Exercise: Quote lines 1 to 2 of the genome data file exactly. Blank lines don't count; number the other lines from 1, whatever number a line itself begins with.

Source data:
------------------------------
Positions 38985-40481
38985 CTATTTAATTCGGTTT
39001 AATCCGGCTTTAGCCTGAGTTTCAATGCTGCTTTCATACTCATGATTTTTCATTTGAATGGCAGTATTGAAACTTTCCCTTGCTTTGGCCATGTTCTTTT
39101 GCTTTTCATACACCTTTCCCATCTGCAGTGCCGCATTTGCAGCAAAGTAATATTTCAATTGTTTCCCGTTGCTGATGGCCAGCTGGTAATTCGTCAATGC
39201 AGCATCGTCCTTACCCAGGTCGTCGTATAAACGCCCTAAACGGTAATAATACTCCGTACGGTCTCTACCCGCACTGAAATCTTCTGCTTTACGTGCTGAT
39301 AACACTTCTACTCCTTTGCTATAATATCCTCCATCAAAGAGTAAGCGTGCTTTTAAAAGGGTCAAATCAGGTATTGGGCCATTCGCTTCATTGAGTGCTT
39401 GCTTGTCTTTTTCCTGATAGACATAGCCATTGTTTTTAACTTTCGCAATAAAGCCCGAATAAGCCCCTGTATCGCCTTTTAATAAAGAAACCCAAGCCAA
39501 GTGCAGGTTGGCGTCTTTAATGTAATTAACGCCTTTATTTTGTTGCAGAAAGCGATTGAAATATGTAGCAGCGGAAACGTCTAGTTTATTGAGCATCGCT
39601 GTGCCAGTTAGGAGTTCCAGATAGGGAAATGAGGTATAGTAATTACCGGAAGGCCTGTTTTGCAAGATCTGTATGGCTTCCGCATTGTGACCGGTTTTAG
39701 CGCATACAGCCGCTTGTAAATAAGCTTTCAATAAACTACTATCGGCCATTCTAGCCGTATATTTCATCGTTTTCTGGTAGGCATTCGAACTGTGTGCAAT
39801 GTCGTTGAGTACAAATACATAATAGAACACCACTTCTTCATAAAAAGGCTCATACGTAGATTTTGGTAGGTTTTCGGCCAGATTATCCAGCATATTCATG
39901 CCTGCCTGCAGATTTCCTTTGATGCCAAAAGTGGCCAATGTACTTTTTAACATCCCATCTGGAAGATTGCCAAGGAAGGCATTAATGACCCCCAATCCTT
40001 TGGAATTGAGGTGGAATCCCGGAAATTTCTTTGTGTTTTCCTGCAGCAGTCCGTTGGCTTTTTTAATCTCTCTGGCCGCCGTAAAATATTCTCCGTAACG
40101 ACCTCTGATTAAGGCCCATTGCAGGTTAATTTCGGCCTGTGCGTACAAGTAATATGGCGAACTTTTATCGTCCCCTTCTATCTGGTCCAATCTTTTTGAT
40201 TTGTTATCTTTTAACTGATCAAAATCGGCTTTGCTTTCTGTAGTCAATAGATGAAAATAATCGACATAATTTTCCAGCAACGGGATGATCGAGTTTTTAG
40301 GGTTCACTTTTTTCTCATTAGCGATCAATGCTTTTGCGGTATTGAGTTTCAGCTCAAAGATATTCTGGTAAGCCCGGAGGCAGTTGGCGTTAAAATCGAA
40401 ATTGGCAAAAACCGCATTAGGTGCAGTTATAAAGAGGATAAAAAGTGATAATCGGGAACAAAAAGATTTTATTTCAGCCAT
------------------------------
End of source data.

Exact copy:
Positions 38985-40481
38985 CTATTTAATTCGGTTT